Endorsement War Heating Up in Arizona Senate Primary
The endorsements war is really heating up in Arizona’s GOP Senate primary, as both Sen. John McCain and former Rep. J.D. Hayworth seek to line up support from local and national GOP constituencies and politicians.
The political action committee of Citizens Against Government Waste — the group that lives to spotlight wasteful government spending — will be the next to weigh in when the group announces its endorsement of McCain on Wednesday.
That nod comes on the heels of McCain receiving the high-profile endorsement of former presidential-race rival and former Massachusetts Gov. Mitt Romney on Tuesday morning.
Romney, a likely 2012 presidential contender, famously tangled with McCain on the campaign trail in 2008 and has some indirect ties to Hayworth. Maricopa County Sheriff Joe Arpaio, one of Hayworth’s biggest boosters, served as honorary chairman of Romney’s 2008 Arizona campaign team, and Jason Rose, an adviser to Hayworth’s Senate run, was Romney’s state director.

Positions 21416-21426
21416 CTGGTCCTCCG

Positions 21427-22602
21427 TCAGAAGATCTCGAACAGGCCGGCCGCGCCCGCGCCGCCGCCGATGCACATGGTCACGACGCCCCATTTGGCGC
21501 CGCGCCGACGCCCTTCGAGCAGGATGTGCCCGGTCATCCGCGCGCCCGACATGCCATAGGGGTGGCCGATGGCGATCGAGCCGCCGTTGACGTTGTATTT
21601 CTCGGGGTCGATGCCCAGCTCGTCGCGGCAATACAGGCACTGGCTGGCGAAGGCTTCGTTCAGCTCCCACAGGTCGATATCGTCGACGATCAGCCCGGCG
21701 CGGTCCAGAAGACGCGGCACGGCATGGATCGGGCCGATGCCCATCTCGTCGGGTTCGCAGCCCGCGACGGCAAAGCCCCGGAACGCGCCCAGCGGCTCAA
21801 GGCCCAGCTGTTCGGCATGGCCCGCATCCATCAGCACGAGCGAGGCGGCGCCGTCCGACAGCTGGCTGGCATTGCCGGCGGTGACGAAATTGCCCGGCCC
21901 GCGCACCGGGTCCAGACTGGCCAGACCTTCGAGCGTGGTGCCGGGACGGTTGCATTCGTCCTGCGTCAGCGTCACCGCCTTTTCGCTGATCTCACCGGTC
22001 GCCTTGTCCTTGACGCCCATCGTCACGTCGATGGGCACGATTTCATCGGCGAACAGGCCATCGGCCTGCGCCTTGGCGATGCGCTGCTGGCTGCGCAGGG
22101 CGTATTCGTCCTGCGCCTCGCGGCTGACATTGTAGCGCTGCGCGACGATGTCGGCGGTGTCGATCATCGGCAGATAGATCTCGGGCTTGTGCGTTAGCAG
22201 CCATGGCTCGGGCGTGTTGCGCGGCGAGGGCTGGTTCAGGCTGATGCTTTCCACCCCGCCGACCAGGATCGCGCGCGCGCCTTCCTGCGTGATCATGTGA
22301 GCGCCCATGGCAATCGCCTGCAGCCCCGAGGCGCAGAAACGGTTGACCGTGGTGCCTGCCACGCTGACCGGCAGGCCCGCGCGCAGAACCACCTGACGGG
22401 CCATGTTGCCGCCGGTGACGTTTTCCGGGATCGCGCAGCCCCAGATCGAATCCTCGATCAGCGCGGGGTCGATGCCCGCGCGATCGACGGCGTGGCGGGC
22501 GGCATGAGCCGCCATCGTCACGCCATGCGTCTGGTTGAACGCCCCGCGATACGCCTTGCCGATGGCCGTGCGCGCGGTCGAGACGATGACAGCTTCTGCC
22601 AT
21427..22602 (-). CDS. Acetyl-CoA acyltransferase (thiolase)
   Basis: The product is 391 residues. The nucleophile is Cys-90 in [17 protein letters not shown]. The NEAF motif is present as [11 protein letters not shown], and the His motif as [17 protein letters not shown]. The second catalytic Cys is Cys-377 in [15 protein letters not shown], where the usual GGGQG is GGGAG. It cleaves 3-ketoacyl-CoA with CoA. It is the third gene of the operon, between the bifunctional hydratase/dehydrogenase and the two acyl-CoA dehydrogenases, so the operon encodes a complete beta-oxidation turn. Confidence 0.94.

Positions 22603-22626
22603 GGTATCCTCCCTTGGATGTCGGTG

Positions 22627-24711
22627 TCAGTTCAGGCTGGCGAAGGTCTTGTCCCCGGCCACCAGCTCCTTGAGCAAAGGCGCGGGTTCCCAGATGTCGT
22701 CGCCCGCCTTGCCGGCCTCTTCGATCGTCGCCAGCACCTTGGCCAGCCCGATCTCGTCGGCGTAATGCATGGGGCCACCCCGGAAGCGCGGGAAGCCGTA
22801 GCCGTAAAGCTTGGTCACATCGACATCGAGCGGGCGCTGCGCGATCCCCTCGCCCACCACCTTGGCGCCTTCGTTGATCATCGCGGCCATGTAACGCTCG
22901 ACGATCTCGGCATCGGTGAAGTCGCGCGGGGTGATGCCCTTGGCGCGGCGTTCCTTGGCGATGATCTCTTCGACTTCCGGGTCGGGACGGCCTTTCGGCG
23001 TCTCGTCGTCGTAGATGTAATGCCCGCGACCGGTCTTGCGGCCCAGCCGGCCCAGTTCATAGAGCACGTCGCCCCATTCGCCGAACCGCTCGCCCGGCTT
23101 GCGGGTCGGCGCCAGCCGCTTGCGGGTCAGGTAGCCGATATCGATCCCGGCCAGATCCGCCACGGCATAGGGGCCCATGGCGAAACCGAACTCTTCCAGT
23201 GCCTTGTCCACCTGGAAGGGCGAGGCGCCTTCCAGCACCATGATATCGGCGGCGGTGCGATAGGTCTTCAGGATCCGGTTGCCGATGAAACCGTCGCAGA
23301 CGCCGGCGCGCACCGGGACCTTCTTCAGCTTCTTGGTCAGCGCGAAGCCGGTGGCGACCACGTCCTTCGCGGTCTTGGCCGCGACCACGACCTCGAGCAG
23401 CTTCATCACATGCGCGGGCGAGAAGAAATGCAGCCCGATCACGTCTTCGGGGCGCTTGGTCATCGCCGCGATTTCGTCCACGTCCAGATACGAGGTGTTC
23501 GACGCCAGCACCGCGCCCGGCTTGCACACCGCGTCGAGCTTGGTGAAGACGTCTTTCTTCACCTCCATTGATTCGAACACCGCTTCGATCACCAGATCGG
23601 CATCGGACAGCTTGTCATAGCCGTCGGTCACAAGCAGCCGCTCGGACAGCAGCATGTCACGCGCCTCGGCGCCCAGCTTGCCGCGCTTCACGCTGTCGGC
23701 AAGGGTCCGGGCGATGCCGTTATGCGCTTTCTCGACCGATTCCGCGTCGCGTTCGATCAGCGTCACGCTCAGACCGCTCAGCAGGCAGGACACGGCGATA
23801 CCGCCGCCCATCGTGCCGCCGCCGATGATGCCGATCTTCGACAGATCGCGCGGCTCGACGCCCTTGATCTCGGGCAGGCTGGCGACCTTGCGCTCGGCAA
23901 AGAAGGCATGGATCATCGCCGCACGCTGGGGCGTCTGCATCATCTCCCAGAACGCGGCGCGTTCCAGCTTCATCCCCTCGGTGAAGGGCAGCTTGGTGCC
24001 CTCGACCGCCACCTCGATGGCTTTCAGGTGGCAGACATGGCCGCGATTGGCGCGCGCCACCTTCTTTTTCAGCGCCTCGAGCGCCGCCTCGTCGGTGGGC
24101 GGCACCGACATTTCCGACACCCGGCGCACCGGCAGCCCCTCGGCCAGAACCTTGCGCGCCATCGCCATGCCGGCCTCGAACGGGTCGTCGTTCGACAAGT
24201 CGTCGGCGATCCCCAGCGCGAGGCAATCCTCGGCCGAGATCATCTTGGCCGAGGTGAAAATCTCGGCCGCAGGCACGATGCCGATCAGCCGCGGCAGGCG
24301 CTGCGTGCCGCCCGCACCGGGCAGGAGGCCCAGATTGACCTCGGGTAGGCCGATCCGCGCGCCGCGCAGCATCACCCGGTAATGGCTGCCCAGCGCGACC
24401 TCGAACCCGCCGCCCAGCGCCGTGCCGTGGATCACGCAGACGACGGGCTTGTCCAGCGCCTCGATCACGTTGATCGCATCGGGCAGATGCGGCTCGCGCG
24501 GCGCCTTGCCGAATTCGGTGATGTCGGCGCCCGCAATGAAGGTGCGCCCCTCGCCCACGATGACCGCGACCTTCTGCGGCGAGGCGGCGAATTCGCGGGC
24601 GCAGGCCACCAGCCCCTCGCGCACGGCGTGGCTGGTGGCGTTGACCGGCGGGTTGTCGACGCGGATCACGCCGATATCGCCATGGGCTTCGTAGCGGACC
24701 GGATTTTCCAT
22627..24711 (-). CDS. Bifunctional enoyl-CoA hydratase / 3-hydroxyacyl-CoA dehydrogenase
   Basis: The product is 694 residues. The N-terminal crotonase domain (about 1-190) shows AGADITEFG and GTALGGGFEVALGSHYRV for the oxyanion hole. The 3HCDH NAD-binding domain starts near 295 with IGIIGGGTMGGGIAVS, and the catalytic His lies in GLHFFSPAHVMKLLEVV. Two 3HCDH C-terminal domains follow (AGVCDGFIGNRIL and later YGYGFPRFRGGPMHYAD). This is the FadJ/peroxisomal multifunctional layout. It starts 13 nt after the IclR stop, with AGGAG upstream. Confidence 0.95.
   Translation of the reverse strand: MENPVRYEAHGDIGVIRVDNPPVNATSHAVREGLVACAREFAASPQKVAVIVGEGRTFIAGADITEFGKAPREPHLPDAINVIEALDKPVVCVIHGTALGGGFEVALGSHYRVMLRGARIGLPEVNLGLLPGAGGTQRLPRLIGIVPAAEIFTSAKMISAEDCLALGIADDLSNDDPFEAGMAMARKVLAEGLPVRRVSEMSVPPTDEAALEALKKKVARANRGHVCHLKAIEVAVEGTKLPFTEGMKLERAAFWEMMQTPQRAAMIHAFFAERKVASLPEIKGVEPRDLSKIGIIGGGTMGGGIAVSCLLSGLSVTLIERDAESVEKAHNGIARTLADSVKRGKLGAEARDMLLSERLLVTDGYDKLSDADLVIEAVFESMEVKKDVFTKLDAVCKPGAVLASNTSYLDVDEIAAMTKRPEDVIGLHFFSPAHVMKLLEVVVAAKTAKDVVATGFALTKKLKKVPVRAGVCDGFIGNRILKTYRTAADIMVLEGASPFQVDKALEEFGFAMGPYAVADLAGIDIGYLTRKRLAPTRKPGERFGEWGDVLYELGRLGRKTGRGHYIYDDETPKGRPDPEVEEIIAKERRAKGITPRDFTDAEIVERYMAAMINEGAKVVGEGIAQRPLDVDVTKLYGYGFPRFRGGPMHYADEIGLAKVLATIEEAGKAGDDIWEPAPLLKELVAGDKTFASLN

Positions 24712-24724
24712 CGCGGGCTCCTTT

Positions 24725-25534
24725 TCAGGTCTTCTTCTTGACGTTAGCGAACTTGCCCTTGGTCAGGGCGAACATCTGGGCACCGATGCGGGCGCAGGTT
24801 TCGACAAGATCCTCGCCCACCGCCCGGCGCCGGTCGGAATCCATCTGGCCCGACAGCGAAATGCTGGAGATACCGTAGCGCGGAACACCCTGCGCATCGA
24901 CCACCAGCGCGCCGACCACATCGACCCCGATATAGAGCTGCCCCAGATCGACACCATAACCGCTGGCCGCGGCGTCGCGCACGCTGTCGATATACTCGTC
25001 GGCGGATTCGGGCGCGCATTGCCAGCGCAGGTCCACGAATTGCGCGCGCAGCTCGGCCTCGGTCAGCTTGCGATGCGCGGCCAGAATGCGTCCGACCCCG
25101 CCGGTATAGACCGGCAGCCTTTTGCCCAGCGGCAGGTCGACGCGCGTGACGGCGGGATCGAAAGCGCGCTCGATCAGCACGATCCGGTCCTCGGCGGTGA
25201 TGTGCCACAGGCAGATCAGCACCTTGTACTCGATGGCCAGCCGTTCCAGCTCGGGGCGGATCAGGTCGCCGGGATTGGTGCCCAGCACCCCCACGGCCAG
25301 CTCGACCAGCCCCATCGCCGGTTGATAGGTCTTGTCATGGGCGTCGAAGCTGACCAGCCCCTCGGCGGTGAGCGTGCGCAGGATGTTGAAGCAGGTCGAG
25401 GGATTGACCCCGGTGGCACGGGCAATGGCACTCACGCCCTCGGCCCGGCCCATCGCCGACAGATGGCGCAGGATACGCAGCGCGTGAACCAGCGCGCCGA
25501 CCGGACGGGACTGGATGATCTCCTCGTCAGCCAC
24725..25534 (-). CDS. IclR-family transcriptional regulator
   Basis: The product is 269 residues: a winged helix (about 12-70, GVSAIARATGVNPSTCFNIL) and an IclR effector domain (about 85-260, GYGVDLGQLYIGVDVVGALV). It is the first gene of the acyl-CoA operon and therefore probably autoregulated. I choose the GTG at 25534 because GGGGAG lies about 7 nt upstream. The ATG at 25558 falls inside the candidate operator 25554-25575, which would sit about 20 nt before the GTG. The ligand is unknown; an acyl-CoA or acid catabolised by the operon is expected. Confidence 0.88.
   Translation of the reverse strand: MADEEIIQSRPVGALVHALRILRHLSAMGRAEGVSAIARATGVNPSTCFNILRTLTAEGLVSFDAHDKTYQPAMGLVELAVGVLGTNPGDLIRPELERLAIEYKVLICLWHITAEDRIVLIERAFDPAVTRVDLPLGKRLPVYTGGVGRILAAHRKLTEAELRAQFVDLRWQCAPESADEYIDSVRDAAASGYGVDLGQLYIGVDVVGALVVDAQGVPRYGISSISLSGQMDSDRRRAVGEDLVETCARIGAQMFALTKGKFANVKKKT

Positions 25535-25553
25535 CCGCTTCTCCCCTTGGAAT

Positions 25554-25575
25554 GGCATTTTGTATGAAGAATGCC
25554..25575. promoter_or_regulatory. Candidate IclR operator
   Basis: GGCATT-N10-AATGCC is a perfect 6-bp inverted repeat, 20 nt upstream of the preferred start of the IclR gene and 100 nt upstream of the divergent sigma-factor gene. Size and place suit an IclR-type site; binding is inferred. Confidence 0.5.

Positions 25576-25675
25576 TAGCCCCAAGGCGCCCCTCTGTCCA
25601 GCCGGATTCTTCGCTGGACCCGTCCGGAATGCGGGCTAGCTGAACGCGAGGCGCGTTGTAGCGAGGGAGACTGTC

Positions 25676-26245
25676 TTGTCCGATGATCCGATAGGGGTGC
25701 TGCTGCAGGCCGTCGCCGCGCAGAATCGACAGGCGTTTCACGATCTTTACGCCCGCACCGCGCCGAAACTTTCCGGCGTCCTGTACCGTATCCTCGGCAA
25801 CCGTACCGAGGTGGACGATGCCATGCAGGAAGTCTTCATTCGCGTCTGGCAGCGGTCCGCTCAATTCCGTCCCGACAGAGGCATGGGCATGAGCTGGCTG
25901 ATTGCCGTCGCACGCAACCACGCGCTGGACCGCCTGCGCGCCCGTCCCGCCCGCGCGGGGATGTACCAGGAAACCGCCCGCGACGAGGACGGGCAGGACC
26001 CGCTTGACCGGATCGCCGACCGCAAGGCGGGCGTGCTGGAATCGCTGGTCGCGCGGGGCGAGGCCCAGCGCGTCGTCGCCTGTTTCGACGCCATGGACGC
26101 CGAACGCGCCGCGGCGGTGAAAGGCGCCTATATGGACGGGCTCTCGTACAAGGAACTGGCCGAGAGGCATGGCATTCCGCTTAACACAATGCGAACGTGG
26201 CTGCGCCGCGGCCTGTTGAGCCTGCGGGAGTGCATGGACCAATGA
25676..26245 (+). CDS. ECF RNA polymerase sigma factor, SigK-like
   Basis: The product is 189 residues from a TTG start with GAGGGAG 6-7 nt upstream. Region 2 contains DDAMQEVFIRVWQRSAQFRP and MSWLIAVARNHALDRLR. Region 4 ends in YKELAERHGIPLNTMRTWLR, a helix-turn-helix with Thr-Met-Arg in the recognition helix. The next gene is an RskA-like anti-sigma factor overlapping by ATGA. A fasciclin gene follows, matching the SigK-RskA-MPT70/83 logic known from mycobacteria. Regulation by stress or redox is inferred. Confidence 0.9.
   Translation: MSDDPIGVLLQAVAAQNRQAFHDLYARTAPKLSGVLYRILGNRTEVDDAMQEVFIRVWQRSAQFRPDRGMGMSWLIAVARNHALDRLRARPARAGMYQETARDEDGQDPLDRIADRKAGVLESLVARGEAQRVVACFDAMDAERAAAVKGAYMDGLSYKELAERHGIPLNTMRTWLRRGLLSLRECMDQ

On Tuesday, however, Romney had nothing but effusive praise for McCain, saying it would be hard to imagine the Senate without McCain and “I’m proud to call him my friend.”
Hayworth countered Tuesday with an endorsement from an anti-illegal immigration group, Americans for Legal Immigration political action committee. The PAC spent as much time bashing McCain — “a notorious supporter of amnesty for illegal aliens” — as it did praising Hayworth.
“J.D. Hayworth has taken sides with the 80 percent of Americans who want our borders secured and our existing immigration laws enforced,” said William Gheen, the group’s president. “By contrast, John McCain has clearly taken sides with the Open Borders Lobby which would wreck this nation by pursuing amnesty, instead of enforcement.”
Hayworth also announced Monday that he has the backing of the Phoenix Law Enforcement Association, which represents the largest law enforcement agency in Arizona.
McCain’s campaign simultaneously put out endorsements from two past presidents and six past board members of the Phoenix Law Enforcement Association.